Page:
The data derived from this study show that increased ET production enhances host resistance in rice against M. oryzae and R. solani. However, the mechanism of ET-mediated resistance is still not clear. A simple explanation is that it can be attributed to the enhanced expression of PR genes at the end of the ET signalling pathway. It has been shown that application of exogenous ET results in the activation of rice PR genes with GCC-box-containing promoters, including OsPR1b and OsPR5 (Agrawal et al., 2003). Therefore, inducible overproduction of endogenous ET may lead to increased expression of PR genes in the transgenic lines. Indeed, the OsACS2-overexpression lines were found to have increased expression of both OsPR1b and OsPR5. The higher expression of OsPR5 in the T0 generation could tentatively be explained by the increased plant age. Aged tissues often show many hallmarks of stress-related responses, including elevated SA levels, production of reactive oxygen species and PR gene expression (Kus et al., 2002; Wyatt et al., 1991). It is likely that in the older T0 plants, the PBZ1 promoter is active at a low level, which increases expression of the OsACS2 transgene.

Another possible explanation for ethylene-mediated resistance is that the increased ET production is affecting other hormonal pathways such as the abscisic acid (ABA) level and/or signalling. Under submerged conditions, ET was shown to induce ABA 8′-hydroxylase, which oxidises ABA to its inactive form, phaseic acid (Saika et al., 2007). Such a reduction of active ABA may lead to enhanced rice blast resistance because ABA appears to positively regulate rice susceptibility to M. oryzae infection (Bailey et al., 2009; Jiang et al., 2010; Koga et al., 2004). By contrast, suppression of an ABA-inducible MAP kinase down-regulated the ABA pathway, but up-regulated the ET pathway, leading to enhanced rice blast resistance (Bailey et al., 2009; Xiong and Yang, 2003). Therefore, it is also possible that ET indirectly promotes host resistance to rice blast by suppressing the ABA level and/or signalling.

An alternative explanation is that the increased resistance is mediated not by ET, but by cyanide. Cyanide is a by-product of the ET biosynthetic pathway and is produced in equal amounts to ET (Peiser et al., 1984). Seo et al. (2010) hypothesised that Pii-mediated resistance was due to increased cyanide production after demonstrating that exogenous application of either cyanide or the ET precursor ACC complemented ET-deficient rice lines, but ethephon failed to. However, this is contradictory to the results published by Singh et al. (2004), which demonstrated a marked reduction in blast disease incidence in several cultivars after ethephon application. In addition, results from our lab indicated that ET-insensitive rice, which is not deficient in ET or cyanide levels, has increased susceptibility to M. oryzae (Bailey et al., 2009; Yang lab, unpubl. data). Due to these contradictory results, additional studies are necessary to clarify the roles of ET biosynthesis, cyanide production, ET signalling and other factors involved in ET-mediated rice disease resistance.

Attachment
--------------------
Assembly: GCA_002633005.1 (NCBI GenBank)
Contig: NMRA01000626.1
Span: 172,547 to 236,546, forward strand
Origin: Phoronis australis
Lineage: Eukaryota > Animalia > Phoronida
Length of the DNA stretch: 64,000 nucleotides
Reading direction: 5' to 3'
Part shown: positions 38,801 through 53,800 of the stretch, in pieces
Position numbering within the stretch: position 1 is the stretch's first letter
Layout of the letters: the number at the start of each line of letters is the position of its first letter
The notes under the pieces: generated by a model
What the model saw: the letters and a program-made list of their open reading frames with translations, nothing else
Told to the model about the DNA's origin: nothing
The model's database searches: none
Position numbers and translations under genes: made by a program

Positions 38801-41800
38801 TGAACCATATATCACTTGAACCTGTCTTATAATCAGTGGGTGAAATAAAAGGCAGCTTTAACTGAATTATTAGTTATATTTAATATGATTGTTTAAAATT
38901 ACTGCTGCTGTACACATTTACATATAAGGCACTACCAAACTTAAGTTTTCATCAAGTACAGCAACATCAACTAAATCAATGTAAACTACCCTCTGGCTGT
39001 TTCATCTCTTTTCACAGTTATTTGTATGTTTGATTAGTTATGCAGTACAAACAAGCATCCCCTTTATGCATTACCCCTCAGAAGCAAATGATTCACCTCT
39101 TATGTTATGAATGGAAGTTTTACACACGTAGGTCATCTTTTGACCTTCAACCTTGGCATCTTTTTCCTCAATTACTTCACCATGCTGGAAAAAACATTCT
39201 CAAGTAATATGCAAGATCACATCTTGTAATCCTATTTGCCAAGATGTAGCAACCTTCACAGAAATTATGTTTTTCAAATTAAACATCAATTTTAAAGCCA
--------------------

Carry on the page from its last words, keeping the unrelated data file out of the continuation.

In summary, we have developed transgenic rice lines with pathogen-inducible overexpression of the ET biosynthetic gene OsACS2. These lines show inducible overproduction of ET and enhanced resistance to the fungal diseases rice blast and sheath blight, without negatively impacting agronomically important traits such as yield in glasshouse conditions. Future work will focus on the field applications of OsACS2-OX lines, in terms of agronomic traits along with the efficacy against a greater diversity of pathogens. In addition, the resistance of OsACS2-overexpression lines to multiple fungal pathogens suggests that enhancement of ET-mediated resistance may be applicable in other monocot species for controlling devastating fungal diseases such as wheat blast and turfgrass grey leaf spot.

Materials and methods

Gene construct and rice transformation

The full length cDNA sequence was amplified by PCR using rice OsACS2 cDNA (AK064250) as a template with a pair of specific primers containing KpnI or SalI restriction sites (Forward primer: 5′ ACG GTA CCA TGG CGT ACC AGG GCA TCG AC 3′; Reverse primer: 5′ ACC GTC GAG TCT GCT GGC TTA ATC AGC TG 3′). After restriction digestion, the PCR fragment was inserted into the modified vector pCAMBIA1300P, which contains a pathogen-inducible rice PBZ1 promoter (Lee, 2002). The resulting PBZ1::OsACS2 construct was then transformed into Agrobacterium tumefaciens strain EHA105 through electroporation. The Agrobacterium-mediated rice transformation was carried out using calli derived from mature seeds of cultivar Kitaake according to a previously described protocol (Hiei et al., 1994; Mei et al., 2006).

Plant materials and growth conditions